Bonus languages at 6th and 10th level, better item identification via spellcraft and at 18th level, a duplication of legend lore or analyze dweomer 1/day makes for a nice high-level ability.



The pdf comes with FCOs for all core races and sample characters of 1st, 5th, 10th and 15th level.



Conclusion:
Editing and formatting are good, I noticed no truly significant glitches apart from minor glitches and lack of italicization of two spells. Layout adheres to Purple Duck Games printer-friendly two-column standard and the pdf sports no bookmarks, which is a slight comfort-detriment.



This pdf has a hard task - let's be honest, the loremaster always was a pretty lame PrC without much identity - a book/knowledge-focused caster? Yeah, the wizard already hits that note pretty well. With the new tricks at the disposal of the wizard like arcane discoveries, the loremaster looks even more obsolete - both in design philosophy and concept. Author Carl Cramér has provided a solid take on a class that has been swallowed by time - try as I might, even when going for a divination-focused full caster, I'd probably prefer the flexibility of arcane discoveries or the versatility of bards over the rather dry and linear loremaster. This is a perfect example of a prestige archetype in need of something new, something more - here, a codification/design-change akin to the magus-streamlining the arcane archer received, would have definitely been in order. There is nothing particularly wrong with this installment, but it lacks the accomplishment the PA-installments on Eldritch Knight/Hunter represented, of rewiring spell-progression etc. Instead, this comes off as a wizard bereft of the cool, unique tools PFRPG introduced since the inception of the original PrC. This is an okay take on the loremaster, but in no way required and it does not succeed in truly making the class more compelling, unlike many other PA-installments. My final verdict will clock in at 3 stars.

Endzeitgeist out.

Rating:
[3 of 5 Stars!]
Prestige Archetype: The Loremaster
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Saga RPG Adventure Arc: Darkwood #1 - The Deft and the Deadly (PFRPG) PDF
Publisher: SagaRPG
by Thilo G. [Featured Reviewer]
Date Added: 01/10/2015 05:40:35
An Endzeitgeist.com review

This massive module clocks in at 163 pages, 1 page front cover, 2 pages of editorial, 1 page ToC,1 page SRD, 1 page back cover, leaving us with a damn impressive 157 pages of content - so let's take a look, shall we?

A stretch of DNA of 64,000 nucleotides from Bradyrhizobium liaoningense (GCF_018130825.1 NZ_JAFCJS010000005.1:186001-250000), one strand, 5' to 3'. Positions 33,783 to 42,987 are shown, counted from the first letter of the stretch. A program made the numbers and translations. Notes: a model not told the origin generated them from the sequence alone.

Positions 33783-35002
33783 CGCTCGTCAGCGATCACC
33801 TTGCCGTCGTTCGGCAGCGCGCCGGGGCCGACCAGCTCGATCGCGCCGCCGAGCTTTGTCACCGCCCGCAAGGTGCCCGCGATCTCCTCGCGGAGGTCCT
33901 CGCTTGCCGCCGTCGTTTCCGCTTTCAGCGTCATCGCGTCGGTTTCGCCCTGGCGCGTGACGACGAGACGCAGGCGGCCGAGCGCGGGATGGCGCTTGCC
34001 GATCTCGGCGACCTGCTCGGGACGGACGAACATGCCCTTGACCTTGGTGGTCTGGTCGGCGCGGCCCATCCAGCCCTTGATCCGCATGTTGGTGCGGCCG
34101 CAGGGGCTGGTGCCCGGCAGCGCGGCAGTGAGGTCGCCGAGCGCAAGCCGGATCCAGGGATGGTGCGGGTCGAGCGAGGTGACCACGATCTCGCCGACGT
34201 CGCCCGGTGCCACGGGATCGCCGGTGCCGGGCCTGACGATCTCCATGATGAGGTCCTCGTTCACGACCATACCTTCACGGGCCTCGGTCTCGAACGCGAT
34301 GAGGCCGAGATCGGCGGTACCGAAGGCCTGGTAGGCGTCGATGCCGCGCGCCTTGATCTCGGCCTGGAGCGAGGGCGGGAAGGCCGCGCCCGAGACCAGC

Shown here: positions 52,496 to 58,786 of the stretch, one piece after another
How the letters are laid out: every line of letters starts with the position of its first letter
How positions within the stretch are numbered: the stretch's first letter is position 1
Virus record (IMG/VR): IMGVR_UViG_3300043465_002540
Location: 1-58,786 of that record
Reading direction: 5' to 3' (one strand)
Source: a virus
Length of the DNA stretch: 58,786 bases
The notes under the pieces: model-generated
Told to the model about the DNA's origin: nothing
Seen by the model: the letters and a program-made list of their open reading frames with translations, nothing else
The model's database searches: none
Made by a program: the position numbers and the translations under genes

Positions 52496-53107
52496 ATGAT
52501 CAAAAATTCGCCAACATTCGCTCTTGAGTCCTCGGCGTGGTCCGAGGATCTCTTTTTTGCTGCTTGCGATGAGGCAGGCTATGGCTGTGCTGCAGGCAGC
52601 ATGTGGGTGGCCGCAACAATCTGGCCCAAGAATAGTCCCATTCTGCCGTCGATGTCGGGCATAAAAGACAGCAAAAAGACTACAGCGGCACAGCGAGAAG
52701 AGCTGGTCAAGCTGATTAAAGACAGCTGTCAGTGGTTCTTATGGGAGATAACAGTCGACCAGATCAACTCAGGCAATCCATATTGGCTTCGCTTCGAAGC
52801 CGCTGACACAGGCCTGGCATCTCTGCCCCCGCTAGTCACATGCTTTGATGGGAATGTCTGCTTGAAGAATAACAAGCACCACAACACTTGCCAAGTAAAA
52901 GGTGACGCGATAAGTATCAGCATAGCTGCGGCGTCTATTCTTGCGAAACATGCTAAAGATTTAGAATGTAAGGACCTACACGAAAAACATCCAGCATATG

Okay, first of all, let me address something - this review took pretty long to get done and this pdf, while relatively easily converted to any campaign setting, has its own implicit world called Vaard - the supplemental material presented in the detailed appendices provides a new deity-write-up as well as information on the general locations in pretty extensive detail. Darkwood Town, provided with statblock, a nice full color map and even a sample card-game (!!!) reaches a quite impressive level of detail, including even prices for menus. Going above and beyond, we receive read-aloud text for the respective points of interest. Yes, plus drinking game with really nasty moonshine. I just wished we also received a player-friendly version of the cartography of Darkwood and of the circus-town Bright town's beautiful maps. The level of detail provided goes even above Raging Swan Press' usual level, my benchmark for settlements, and is further enhanced by random encounter-suggestions. This town would have made for a more than adequate own sourcebook - as an addition to a module, it is thoroughly impressive.



We also receive 4 sample PCs, with artwork, short stats in addition to full-blown char-sheet versions, extensive background history and information to properly play them - including support for the magic school/academia-rules in one case - which is pretty awesome!



Now flavor-wise, Darkwood Town can be best pictured as a kind of boom town with a distinct Wild West meets fantasy vibe - a town held together by the striving for wealth in a progressive, but rough environment - beyond the first "Rough up the new guys"-encounter (which is surprisingly well set up), this feeling is enforced further by coalition rules - these represent the standing of the PCs with the respective factions in Darkwood and provide an easy guideline for DMs to portray the growing reputation of the PCs as well as an easy and rewarding way for players to watch their respective reputations grow. It should finally be noted that beyond all of the aforementioned new material, magic items, a template, a disease and a poisons and 6 stats of key NPCs are provided in the appendices as well, rendering this book essentially a dual module/full-blown regional source-book. While vibe-wise definitely inspired by pulp and the wild west, it should be noted that campaigns without blackpowder can easily use this module - the default assumption may be that gunslinging exists, but it is in no means omnipresent. That being said, it is this reviewer's opinion that the module would lose a bit of its uniqueness by such an omission.



But how is this module constructed, you may ask? Well, it's self-proclaimed goal is to combine event-based, location-based and sandbox-adventuring - and it pretty much works, that much I can say sans what follows now:



From here on, this adventure-review is suffused with SPOILERS. Potential players will want to jump to the conclusion.

...

..

.

Still here? All right! So the module has essentially a 3-act structure, with Act 1 being devoted to setting up the town for the PCs to explore...and a job offer (including an alternate, rather mysterious counter-offer) - the goal here is for the PCs and players to familiarize themselves with the town before they venture forth to try to reclaim the Highcliff Mine - for whatever faction they choose. I hear you yawn - well, don't. First of all, this haunted mine manages to evoke an almost perfect sense of foreboding, desolation and dread - furthermore, the challenges provided are varied and range from haunts to smartly templated foes, while also hinting at the rather extensive metaplot and providing an expertly crafted sense of horror that complements, rather than contradicts the mood established in the town.